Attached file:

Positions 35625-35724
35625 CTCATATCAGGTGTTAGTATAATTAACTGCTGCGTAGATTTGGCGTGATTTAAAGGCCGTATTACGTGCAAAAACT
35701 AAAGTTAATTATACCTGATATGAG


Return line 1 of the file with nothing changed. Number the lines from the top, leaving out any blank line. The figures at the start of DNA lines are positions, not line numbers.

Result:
Positions 35625-35724